A Commentary on ‘The Renaissance of Male Infertility Management in the Golden Age of Andrology’

This is a very helpful review article.  The historical details are both interesting and compelling, and the look to the future based upon our current understanding also gives us all considerable pause for thought and of course enterprise.

The starting point of this review is all about the ‘assisted reproductive technology effect’ (the ART effect).  This is a relegation of men to the role of sperm donors and, if this is male factor, this of course causes even more emasculation to the patients.  We start from a new concept that male infertility is in fact a disease, and the global burden of disease study shows quite clearly that this disease is increasing at 0.291% per annum.  If indeed we did, which we do not, regard male fertility as a disease, this would be headline news, but such statistics should be handled carefully by doctors and especially by journalists.  Any topic which is global, behavioural, societal, economic and has both sexual and gender implications, is an easy target for both the media and for journalism.  Not surprisingly, the terms ‘spermageddon’ and ‘sperm apocalypse’ have been coined and can cause considerable unnecessary alarm in our patients.

So the current renaissance in andrology is certainly timely, but professionals need to manage this popularism with care.  The apparent reduction in fecundity worldwide must be a marker of declining fertility – amongst many other societal changes – but this should be the stimulus to considered research, rather than allowing or facilitating too much speculation.

But clearly there is sufficient circumstantial evidence to convict environmental factors, and particularly endocrine disruptors, in the overall picture of declining sperm counts and declining fecundity.

Extended andrological tests and a more cooperative approach between andrologists and gynaecologists have revealed, not surprisingly, the obvious conclusion that 50% of the problem (not, as was traditionally quoted, 30%) relates to male factors, but female reproductive physiology has also changed; an earlier menarche means an earlier menopause and societal changes have meant that more women are delaying their attempts at first conception to after their thirtieth birthday.

The established association of male infertility and subfertility to men’s health is beginning to be accepted, but whilst doctors are beginning to be on board with this we are still a long way from believing, let alone knowing, that an abnormal semen analysis is indeed a surrogate marker of men’s health.

I would certainly agree that andrology is beginning to emerge from the Middle Ages, in which ART was acknowledged wrongly to be the only ‘treatment’ for male fertility.  A ‘solution’ in 25% of cases, yes, but no, not a ‘treatment’.

If a renaissance starts with a new awareness, then we have reached that point, but enlightenment – the next phase – can only result from new inventions.  The measurement of sperm DNA fragmentation (SDF) and its clear relationship to oxidative stress has been an important invention.  Microsurgical testicular sperm retrieval is an invention to facilitate the ‘solution’ but still falls short of a treatment.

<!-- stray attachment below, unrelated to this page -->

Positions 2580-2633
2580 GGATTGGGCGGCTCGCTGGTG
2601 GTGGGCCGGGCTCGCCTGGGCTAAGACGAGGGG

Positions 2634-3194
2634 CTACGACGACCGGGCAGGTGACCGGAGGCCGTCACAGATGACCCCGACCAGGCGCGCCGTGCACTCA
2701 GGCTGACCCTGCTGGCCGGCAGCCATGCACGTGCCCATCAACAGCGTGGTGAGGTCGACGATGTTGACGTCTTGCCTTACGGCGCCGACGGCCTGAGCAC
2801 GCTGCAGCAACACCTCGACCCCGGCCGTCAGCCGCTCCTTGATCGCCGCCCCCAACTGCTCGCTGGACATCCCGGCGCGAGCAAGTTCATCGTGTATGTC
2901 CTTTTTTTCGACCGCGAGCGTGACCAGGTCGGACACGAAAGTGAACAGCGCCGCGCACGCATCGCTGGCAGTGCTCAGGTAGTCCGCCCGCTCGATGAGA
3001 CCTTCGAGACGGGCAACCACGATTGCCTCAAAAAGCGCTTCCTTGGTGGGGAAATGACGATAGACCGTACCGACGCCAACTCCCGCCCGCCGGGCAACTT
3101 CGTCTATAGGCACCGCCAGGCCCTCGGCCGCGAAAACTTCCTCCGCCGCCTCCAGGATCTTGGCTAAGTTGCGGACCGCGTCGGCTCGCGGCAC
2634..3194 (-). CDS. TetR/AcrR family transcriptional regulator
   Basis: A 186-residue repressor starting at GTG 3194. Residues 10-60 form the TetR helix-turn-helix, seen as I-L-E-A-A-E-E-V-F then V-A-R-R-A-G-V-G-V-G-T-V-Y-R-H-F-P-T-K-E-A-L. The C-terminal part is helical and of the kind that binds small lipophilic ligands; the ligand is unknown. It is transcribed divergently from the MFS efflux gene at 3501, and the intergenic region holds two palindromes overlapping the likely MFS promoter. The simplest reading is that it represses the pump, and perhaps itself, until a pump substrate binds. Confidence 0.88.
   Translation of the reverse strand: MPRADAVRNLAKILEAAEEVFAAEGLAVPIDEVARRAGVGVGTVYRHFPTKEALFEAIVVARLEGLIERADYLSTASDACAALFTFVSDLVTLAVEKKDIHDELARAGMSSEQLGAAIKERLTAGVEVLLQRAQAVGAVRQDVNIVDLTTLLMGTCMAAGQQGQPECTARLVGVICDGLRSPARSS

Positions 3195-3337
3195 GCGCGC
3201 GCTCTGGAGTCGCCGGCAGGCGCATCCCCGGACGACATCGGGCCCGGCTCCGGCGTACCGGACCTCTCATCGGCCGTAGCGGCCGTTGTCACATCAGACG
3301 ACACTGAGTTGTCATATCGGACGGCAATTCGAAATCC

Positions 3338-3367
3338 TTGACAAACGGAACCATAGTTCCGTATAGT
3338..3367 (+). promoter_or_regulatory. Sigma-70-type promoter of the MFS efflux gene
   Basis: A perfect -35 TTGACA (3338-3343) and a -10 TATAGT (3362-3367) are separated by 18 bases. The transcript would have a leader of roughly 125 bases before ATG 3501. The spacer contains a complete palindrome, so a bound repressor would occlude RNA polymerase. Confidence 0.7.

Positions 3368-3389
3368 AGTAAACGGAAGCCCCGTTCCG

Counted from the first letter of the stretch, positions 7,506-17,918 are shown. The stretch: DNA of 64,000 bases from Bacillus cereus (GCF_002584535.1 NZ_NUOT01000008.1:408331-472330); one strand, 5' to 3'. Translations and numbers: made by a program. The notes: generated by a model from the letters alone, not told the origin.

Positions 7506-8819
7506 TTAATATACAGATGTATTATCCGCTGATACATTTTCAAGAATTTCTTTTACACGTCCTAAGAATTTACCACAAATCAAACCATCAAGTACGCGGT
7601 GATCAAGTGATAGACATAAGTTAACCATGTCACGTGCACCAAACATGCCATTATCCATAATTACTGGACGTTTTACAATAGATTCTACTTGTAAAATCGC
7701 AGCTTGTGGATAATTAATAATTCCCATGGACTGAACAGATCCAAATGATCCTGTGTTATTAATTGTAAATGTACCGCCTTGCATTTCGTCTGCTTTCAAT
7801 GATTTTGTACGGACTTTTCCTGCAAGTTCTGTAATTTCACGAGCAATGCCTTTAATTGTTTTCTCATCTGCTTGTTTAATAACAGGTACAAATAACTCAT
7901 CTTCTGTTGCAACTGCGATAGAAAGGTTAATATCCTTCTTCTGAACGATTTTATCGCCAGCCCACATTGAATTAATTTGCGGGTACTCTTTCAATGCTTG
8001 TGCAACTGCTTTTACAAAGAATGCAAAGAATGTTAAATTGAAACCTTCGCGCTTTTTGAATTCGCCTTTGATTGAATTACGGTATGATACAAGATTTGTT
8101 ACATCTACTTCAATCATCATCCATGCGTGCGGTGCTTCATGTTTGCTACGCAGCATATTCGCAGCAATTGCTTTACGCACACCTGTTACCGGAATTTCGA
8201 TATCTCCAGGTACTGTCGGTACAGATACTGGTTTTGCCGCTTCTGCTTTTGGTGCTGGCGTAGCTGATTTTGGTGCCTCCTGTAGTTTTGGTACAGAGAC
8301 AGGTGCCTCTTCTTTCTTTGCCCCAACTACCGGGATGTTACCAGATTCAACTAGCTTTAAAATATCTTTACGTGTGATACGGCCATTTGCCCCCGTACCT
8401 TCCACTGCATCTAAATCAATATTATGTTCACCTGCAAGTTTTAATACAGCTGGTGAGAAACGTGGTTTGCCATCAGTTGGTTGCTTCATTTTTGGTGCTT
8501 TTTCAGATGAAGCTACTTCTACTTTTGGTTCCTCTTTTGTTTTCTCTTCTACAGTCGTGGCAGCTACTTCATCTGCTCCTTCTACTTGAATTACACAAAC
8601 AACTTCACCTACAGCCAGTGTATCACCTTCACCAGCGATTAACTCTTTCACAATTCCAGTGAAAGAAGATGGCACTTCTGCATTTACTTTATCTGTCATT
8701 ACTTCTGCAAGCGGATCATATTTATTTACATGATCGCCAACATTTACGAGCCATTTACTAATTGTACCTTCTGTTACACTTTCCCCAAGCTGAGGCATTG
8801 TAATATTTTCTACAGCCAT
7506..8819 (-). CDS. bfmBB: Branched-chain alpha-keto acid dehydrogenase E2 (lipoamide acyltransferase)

There have however been two important areas of renaissance which can I think be regarded as enlightenment, because in both cases ART may actually be avoided.

The first is varicocele, which as an effective treatment of male fertility has been recently and conclusively reinvented.  Acceptance of the validity of varicocele treatment has been aided by better diagnosis – varicocele measurement – and better fertility measurement by DNA fragmentation.

The second is the now accepted role of lifestyle changes, diet and nutrition.  Once again the role of improved diagnostics, SDF, and measurement of levels of oxidative stress have been instrumental in demonstrating the benefits of these more personal interventions.

But true ‘enlightenment’ can only be realised by more sophisticated genetic diagnostics, because we cannot measure the epigenome.  The recent confirmation of the complete Y-chromosome structure, and probably the use of AI to interrogate the genome, will be pivotal to our understanding of the currently unexplained.

Therefore, we look forward to enlightenment, which will continue to explain what is currently unexplained, but is desperately sought by urologists, andrologists, nutritionists and patients alike.

Only when we have a proper genetic explanation will we be able to intercept, and possibly even to modify by CRISP/Cas9, such cases.

The Age of Renaissance will only move to enlightenment when we can explain and treat nonobstructive azoospermia, rather than trying to find solutions only relying on sperm retrieval and ART.